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Students dive into engineering

Jun. 15, 2009 @ 08:37 AM

HUNTINGTON -- Yellow caution tape lines part of the exterior of Smith Hall, and up on the roof, you can see an engineer's playground of catapults, cranes and other devices.

That must mean it's time for the future engineers of the region to get their play-filled camp started at Marshall University.

Sunday afternoon, 36 students from high schools in seven states were welcomed to Marshall University's Huntington campus to take part in the ninth annual Exploring Engineering: Academy of Excellence (EEAE), which runs through Friday.

Addressing a packed house of parents and students in Smith Hall, Dr. William Pierson, chair of the Weisberg Division of Engineering and Computer Science at Marshall, said it's a whole lot of learning wrapped around a whole lot of hands-on fun.

"We know some people call it Nerd Camp," Pierson said, getting a big laugh from the crowd. "We call it fun. ... We hope to get you to understand how engineers play a role in everyday life."

To get that understanding, Pierson and a staff of teachers and students at Marshall have a packed week of activities that includes lectures in the brand new Weisberg Engineering Lab, introductions to GPS, work on landscape design, a robotics competition with Legos and field trips to the West Virginia-American Water Plant in Charleston, the Toyota Plant in Buffalo and J.H. Fletcher in Huntington.

Oh yeah, and on Tuesday, building catapults to see who can launch tennis balls the farthest.

"It's a lot of hands-on activities and teamwork and a lot of learning by doing," Pierson said. "We're also able to really showcase Marshall and what it has to offer.

Beth Wolfe, MU's director of recruitment, said not only is the academy a great way for students to explore the field of engineering, it is a wonderful opportunity for them to explore Marshall University and all it has to offer.

"By living in our residence halls and interacting with our faculty and students, they get a real sense of life at Marshall," Wolfe said in a release.

The academy is funded through donations from individuals and corporations. This year's premier sponsors, Chesapeake Energy and the Nick J. Rahall II Appalachian Transportation Institute (RTI), contributed a combined $50,000, allowing the academy to expand activities.

"RTI and Chesapeake are proud partners in supporting a program that allows students to actively participate in such a valuable learning experience," RTI Director and CEO Bob Plymale said. "The additional funding allows the academy to increase the number of students participating and enhance the learning experience."

Students are selected for the camp based upon their interest in and aptitude for engineering. Grades, courses taken and letters of recommendation are taken into consideration. The camp primarily tries to attract rising high school juniors.

To give students an intro into how engineers impact the world, Sunday's opening ceremony guest speaker was Rodney Holbert of Burgess & Niple.

Holbert, who started his presentation by showing slides of him dangling in climbing gear hundreds of feet up inspecting bridges, really hammered home the one of the major themes of the 2009 academy: "Engineers Make a Difference."

Holbert shared his profound experiences with Engineers Without Borders, a group that helps communities around the world solve problems to better the world

Holbert and his wife have made two trips and are traveling again later this year to Rancho Grande in Nicaragua, where he has helped that city properly chlorinate the town's drinking supply that had been making all of its children sick.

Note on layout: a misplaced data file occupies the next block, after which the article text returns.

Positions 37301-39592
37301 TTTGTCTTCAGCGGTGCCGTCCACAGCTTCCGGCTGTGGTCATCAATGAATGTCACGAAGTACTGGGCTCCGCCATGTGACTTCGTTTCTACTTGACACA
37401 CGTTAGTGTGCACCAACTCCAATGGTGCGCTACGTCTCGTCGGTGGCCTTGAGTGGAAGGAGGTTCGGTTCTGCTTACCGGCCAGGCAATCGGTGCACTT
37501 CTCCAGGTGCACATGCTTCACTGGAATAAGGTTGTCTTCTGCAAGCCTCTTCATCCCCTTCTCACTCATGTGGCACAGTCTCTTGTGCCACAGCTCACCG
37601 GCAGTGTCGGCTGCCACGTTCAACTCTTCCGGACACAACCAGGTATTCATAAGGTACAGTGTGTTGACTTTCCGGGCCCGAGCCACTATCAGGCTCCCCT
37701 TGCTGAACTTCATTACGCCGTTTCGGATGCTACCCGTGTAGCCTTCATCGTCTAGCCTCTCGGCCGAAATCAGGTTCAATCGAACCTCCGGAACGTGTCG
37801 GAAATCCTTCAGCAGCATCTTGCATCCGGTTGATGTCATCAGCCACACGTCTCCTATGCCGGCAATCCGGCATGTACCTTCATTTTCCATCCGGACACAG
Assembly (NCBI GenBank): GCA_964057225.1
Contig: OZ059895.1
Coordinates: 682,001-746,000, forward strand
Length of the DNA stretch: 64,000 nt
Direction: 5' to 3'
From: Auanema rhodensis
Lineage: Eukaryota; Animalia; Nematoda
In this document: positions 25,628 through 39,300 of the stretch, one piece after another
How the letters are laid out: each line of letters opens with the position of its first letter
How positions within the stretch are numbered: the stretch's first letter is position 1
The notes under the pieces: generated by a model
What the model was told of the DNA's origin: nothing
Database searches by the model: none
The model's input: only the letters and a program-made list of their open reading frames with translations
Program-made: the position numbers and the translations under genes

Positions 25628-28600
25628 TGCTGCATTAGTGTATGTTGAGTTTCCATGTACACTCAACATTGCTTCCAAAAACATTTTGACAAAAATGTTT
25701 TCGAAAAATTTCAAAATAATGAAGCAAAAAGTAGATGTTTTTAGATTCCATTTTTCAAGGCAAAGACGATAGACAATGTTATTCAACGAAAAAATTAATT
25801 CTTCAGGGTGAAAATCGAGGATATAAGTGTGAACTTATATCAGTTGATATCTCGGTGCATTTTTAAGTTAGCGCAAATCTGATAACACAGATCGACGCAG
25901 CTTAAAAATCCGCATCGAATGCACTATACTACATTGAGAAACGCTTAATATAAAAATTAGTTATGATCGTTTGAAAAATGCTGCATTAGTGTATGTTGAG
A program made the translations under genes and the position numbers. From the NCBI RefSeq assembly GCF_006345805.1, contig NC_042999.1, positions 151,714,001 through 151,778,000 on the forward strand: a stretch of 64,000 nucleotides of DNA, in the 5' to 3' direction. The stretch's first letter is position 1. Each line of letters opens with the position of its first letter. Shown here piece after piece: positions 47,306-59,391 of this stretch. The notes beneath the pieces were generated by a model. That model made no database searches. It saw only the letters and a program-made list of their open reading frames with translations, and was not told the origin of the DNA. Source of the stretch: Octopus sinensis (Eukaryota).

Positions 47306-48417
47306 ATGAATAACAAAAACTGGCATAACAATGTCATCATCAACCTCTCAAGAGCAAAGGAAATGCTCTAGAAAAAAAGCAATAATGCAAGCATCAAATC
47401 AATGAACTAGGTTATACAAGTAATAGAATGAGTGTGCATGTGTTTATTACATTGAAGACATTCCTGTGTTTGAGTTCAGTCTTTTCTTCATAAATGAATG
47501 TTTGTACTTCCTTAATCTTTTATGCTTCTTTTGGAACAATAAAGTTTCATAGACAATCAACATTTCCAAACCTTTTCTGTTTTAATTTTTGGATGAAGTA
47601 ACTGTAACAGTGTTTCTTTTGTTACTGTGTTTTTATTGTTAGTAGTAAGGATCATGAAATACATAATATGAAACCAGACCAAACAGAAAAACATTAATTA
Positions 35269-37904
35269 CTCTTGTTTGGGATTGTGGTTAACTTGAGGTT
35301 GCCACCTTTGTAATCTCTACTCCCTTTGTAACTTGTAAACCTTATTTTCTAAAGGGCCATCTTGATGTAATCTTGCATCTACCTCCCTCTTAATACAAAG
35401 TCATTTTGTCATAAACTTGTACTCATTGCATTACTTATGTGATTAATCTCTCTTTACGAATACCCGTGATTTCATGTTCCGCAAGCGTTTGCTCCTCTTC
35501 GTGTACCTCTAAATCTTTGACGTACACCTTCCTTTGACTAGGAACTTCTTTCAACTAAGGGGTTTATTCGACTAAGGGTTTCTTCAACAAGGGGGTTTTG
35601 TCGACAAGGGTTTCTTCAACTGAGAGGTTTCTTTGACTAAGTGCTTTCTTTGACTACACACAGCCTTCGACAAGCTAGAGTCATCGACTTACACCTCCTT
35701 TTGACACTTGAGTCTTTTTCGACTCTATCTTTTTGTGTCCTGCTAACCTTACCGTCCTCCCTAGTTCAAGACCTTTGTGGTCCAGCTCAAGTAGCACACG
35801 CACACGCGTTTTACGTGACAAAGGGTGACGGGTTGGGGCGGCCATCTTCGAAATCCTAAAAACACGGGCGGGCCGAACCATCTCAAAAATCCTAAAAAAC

"This camp will change your life," Holbert said. "One way or another. It may cause some of you to really want to become and engineer and for others it may make you think, 'Nah, I want to do something else.' "

Betsy Dulin, dean of Marshall's College of Information Technology and Engineering, said the engineering academy is one of the highlights of summer for the college.

"We've been pleased and honored during the past eight years to host the students participating in the camp," Dulin said in a release. "We look forward to meeting the outstanding students participating this year as well."

Camp Catapult

Here's a look at some the 36 students on Marshall University's Huntington campus this week to take part in the ninth annual Exploring Engineering: Academy of Excellence (EEAE), which runs through Friday. For a complete list, go online at www.herald-dispatch.com.

The 2009 participants include:

Elishah Cabarrus, Grayson Davis, Hollie Keesee and Luke Rapp, all of Huntington; Sam Huffman of Hurricane, W.Va.; Brandon Maynard of Fort Gay; Drew Price of Kenova; David Russell of Barboursville; Dylan Watson of Wayne; Anthony Whaley of Ironton, Ohio.

J.P. Calo of Martinsburg, W.Va.; Jordan Coldsmith of Chambersburg, Pa.; Sydney Combs of London, Ky.; Emily Deinert of Jackson, Ohio; Alex Dutkevitch of Indianapolis, Ind.; Levi Exline of Jackson, Ohio; Ronald FiField of Paw Paw, W.Va;

Colin Frosch of Fairmont, W.Va.; Ethan Garrison of Sistersville, W.Va.; Zach Humphreys of Wheelersburg, Ohio; Cara Lauber of Fort Collins, Colo.; David Leaphart of Thurman, Ohio; Jason Long of New Martinsville, W.Va.;

Tori Morgan of Glasgow, Ky.; Carly O'Dell of Fairmont, W.Va.; Mat Pack of Leon, W.Va.; Alex Poindexter of Glasgow, Ky.; Conor Pyles of Chapmanville, W.Va.; Allie Shaner of Farmington, W.Va.;

Natalie Shields of Glasgow, Ky.; Tucker Simonton of Orange Park, Fla.; Connor Stephens of Hilliard, Ohio; Emily Wells of Sistersville, W.Va.; Lauren Wheeler of Bridgeport, W.Va.; Emily Wildman of Paden City, W.Va., and Ruth Williams of Summersville, W.Va.



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